Back to the new car! Part 2…
Just a few minutes after finalizing the transaction and on the way home, the first of a series of disappointments set in: the Check Engine light appears. This never happened at all during my test drive. Is this for real? The whole time I test drove it, not once did it light up. But now, now as I’m driving home, there it is, illuminated in all its glory, just mocking me. And then halfway home it disappeared. So maybe it is not such a big deal, right? But had this light come on during the test drive, I probably would have not purchased the car. The car ends up making it all the way home, success!
Over the next few days I inspect the front end damage and determine that it might cost around $300 – $500 to get it back in shape. Plus I’ll need some new tires, which will run around $300 at Costco. Throw in all the Oregon DMV title and registration and DEQ fees, that’s another $250. Okay, so worst case scenario, it will be around $1000 to get it back to perfection. I can live with that, about $2000 total…I think. But first it must pass DEQ.
I bought that car on a Saturday, and was eager to have it pass DEQ, as the current tags expire at the end of March 2017. However, DEQ is closed on Sunday. And Monday too. Tuesday couldn’t come fast enough! I drove the car to work, and immediately after work, I drove to DEQ. Unfortunately, it was February 28th, the very last day of the month when everyone is there. Sure enough, huge line. But I resolved to be patient and kept the faith that it would pass the emissions test. I waited in line, about seven cars ahead of me. I turned off my engine every now and then as I creeped up the line, and that’s when the check engine light returned. Fortunately for me, the car is old enough that DEQ won’t automatically disqualify my car. Newer than 1998 (I think), and they would have said no. But it’s a 1994, so they can’t deny me!
Finally it was my turn. The tech stuck the sensor into my tail pipe, and while in park I lay down the gas peddle until he asked me to stop. Total time was probably five minutes. Five really long minutes. I was hopeful, crossed my fingers, waited for the good news…
Fail. Didn’t pass. No go. Too much C02. It should be at a 1.0, but mine was over 3.0. The tech saw my check engine light and said that the engine is most likely the cause of my failed inspection. Sheesh. I was so sure that the car would pass! It seemed to drive just fine, well, except for the check engine light. But it was not to be. The car failed DEQ, which means this — the DMV will NOT allow me to register or title the vehicle until it passes. So I have to somehow figure out what is the issue. Which I can’t do, because I know diddly squat about cars. Time to get the mechanic…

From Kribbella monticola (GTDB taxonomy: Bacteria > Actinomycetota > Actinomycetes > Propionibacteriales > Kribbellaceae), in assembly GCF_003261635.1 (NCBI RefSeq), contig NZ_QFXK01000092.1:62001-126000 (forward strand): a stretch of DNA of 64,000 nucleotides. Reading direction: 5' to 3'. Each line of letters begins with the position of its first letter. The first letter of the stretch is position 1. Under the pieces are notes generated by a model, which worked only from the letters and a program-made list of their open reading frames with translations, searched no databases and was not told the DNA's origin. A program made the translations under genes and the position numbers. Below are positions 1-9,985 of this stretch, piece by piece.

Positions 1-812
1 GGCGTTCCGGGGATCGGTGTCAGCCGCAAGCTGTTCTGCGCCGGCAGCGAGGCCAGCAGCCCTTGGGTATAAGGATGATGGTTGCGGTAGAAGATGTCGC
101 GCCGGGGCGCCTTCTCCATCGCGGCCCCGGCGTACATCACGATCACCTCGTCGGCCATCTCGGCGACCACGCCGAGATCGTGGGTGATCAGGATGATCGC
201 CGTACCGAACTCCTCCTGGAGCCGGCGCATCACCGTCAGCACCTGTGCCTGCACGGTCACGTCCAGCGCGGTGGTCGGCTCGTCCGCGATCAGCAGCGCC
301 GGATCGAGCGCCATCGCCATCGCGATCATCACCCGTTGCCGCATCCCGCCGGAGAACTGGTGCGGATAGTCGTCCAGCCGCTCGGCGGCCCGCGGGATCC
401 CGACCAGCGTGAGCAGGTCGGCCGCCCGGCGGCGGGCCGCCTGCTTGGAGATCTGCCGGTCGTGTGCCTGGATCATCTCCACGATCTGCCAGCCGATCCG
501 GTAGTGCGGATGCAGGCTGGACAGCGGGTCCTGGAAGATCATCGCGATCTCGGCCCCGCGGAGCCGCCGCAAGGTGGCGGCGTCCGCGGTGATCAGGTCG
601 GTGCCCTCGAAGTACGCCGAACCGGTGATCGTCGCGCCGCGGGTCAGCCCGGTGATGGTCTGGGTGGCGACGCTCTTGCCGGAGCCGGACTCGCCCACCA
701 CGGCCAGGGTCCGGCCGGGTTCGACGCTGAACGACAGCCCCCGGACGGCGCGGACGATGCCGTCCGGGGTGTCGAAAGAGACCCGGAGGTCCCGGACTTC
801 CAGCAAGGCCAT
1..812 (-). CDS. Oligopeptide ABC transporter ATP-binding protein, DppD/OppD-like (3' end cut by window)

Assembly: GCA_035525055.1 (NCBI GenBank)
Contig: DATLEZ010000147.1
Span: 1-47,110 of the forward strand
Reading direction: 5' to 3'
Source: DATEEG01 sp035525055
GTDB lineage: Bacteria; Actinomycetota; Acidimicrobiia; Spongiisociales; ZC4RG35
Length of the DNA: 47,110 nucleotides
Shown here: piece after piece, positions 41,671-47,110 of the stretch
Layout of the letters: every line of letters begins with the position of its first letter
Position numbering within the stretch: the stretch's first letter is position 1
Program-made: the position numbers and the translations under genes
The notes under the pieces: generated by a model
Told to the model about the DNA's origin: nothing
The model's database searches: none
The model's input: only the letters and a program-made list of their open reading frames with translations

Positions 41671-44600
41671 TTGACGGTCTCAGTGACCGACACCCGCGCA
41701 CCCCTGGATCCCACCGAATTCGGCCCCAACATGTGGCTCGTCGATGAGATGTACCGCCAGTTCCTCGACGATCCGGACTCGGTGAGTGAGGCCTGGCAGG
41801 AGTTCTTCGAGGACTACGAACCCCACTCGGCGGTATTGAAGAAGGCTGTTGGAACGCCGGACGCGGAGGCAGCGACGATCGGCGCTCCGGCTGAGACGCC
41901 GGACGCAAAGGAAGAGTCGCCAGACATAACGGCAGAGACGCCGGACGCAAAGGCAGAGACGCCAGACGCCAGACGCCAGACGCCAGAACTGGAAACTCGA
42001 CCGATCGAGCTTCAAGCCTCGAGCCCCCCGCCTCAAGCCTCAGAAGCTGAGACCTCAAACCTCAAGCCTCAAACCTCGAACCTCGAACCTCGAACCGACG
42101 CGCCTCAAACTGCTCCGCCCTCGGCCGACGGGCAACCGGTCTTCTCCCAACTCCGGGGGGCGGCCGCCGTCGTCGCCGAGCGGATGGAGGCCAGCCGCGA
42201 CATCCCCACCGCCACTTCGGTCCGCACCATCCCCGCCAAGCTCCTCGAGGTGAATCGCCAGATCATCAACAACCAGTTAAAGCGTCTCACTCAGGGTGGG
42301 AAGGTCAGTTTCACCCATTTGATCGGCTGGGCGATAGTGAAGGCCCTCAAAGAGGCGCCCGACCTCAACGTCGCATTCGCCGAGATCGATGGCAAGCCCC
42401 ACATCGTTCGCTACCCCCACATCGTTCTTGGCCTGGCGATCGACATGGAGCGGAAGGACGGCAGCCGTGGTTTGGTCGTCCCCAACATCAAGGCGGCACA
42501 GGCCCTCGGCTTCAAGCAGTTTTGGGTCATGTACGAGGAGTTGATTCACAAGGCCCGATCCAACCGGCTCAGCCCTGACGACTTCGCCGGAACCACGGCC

Ever since Lisa and I went to the auto show in January, I have been thinking about a new car that is road trip Worthy and have enough space to carry all of our gear. So over the last few weeks I have been perusing the listings on Craigslist for car that might work, a cheap car that might be ugly but still work awesomely and be the road trip car for us.
So a few days ago I came across a listing for a 1994 Toyota Corolla wagon. The ad said that it was a friend’s grandmother’s car and the seller had no longer needed it as he recently purchased a new car. At a price of only $950, I was intrigued. So I set up the appointment to take a test drive, showed up the same day, and drove it around for half an hour before I decided that I would like to go ahead and buy the used car from this recent college graduate. Never mind that I did not do a mechanical inspection, I just had a good Feeling overall and the test drive went well. I would need to get new tires soon and probably an alignment. Additionally, with a little front end damage it was something that I could live with. It was super clean inside and definitely spacious enough for our needs. And since I already own a 1992 Corolla, I was pretty confident that this car would be mechanically sound and reliable, probably lasting another five or more years since the mileage was only 178000 miles. So I bought a new car! Well, newer car than my 1992!
Today I am starting a new “Adventure Calls You Challenge,” inspired from an article I read from my January/February issue of Men’s Journal. The article, “The Cold Cure,” extols the benefits of being cold. I’ve already experimented with taking cold showers, and now I am taking it a step further by purposely being cold at certain times during the day.
Our region has experienced a cold snap over the last week, with temperatures hovering around freezing. So today I took my first step into embracing the cold, but walking outside in my short-sleeve shirt to and from my students’ work experience. I was cold, but not as cold as I thought I would be. Two things helped me: 1) the mindset that this ‘cold’ was only temporary and 2) walking straight and upright to take the cold head on.
So for the next few weeks I will continue to embrace the cold, with my goal that this will be a regular thing that I will just adopt as part of my lifestyle. To help me get through this, I will follow the guidelines as provided by the suggestions of the article. Read on and join me!